If things don’t pan out with the Eagles, Michel could probably go back to Canada and resume what was already a promising career, but he’s trying not to think about that or anything aside from giving this chance everything he has. 

But he is well aware the Eagles play the Patriots this season. If he makes the team, little brother will be waiting.

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Predicting Eagles' 53-man roster after spring practices

Predicting Eagles' 53-man roster after spring practices

The last time I predicted the Eagles’ 53-man roster was before OTAs and minicamp, so we have more to go on now. 

The Eagles had a total of 13 practices and reporters were allowed to watch seven of them. Based on what I’ve seen over the last several weeks, I’ve updated my prediction: 

Here is is: 

QB (3): Carson Wentz, Nate Sudfeld, Clayton Thorson 

This didn’t change. Thorson didn’t have a very good spring, but I still think they’re going to use a roster spot on him. Over the last couple weeks, he’s looked overwhelmed and has made some poor decisions and equally poor throws, but he’s a fifth-round rookie. Unless he’s awful in training camp, I think this is his spot.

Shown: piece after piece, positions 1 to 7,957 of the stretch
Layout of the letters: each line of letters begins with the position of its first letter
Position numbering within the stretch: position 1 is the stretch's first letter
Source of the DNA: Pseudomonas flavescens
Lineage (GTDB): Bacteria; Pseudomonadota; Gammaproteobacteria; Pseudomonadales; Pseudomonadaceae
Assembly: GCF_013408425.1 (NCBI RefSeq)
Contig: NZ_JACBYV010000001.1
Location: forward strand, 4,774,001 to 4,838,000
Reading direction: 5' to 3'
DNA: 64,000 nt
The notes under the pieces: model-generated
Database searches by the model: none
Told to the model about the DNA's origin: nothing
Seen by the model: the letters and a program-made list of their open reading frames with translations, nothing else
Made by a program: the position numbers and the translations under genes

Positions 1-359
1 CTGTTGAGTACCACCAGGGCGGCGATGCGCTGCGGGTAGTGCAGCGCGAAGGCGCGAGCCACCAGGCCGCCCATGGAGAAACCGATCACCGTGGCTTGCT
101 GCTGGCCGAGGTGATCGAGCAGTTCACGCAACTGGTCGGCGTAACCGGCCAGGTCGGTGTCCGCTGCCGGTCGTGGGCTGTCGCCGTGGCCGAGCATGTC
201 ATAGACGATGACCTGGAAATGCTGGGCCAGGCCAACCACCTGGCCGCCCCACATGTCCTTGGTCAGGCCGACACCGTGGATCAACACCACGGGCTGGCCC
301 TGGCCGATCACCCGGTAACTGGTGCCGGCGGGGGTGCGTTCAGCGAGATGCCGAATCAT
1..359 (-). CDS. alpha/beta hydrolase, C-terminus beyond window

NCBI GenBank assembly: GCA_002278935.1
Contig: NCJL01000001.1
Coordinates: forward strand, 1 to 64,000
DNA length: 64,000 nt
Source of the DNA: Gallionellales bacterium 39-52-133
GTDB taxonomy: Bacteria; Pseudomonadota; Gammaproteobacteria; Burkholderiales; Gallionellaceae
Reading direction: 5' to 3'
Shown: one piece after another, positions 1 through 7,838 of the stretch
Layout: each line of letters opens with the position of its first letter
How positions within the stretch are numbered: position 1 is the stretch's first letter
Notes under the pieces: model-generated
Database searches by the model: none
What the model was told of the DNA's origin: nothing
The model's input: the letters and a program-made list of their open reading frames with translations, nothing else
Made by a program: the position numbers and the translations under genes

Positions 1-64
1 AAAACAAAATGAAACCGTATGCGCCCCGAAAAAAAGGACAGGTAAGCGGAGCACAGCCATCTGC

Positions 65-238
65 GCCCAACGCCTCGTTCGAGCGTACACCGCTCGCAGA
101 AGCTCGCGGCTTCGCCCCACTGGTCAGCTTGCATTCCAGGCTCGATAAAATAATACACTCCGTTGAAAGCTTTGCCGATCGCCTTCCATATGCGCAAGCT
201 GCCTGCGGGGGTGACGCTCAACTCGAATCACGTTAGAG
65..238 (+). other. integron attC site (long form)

TE (3): Zach Ertz, Dallas Goedert, Richard Rodgers 

No changes here either. These guys are pretty much cemented. Goedert had a tremendous spring. 

WR (6): Alshon Jeffery, DeSean Jackson, Nelson Agholor, JJ Arcega-Whiteside, Mack Hollins, Marken Michel  

I think these top four guys are still making it. I know Hollins still isn’t a full-go, but his ability on special teams keeps him around. Last time, I had them keeping five receivers, but I think there’s a chance they keep six. And I think there’s a better chance of them keeping an extra offensive player than a defensive player. Then, I gave this last spot to Michel, but there are plenty of candidates: Shelton Gibson, Greg Ward, Charles Johnson. I think that’s a pretty talented group, talented enough that one of them will do enough to force the Eagles to keep six wideouts. 

OL (10): Jason Peters, Isaac Seumalo, Jason Kelce, Brandon Brooks, Lane Johnson, Andre Dillard, Stefen Wisniewski, Halapoulivaati Vaitai, Jordan Mailata, Matt Pryor 

The only change from the last time is Wiz is back on here after being re-signed. That kicked Ryan Bates off the list, but he has a chance to stick as a practice squad player. I do wonder about Pryor’s job security. He was a sixth-rounder last year and they kept him on the roster all year, but with Big V’s emergence as a guard, there might be less of a use for Pryor, who they might be able to keep around on the practice squad.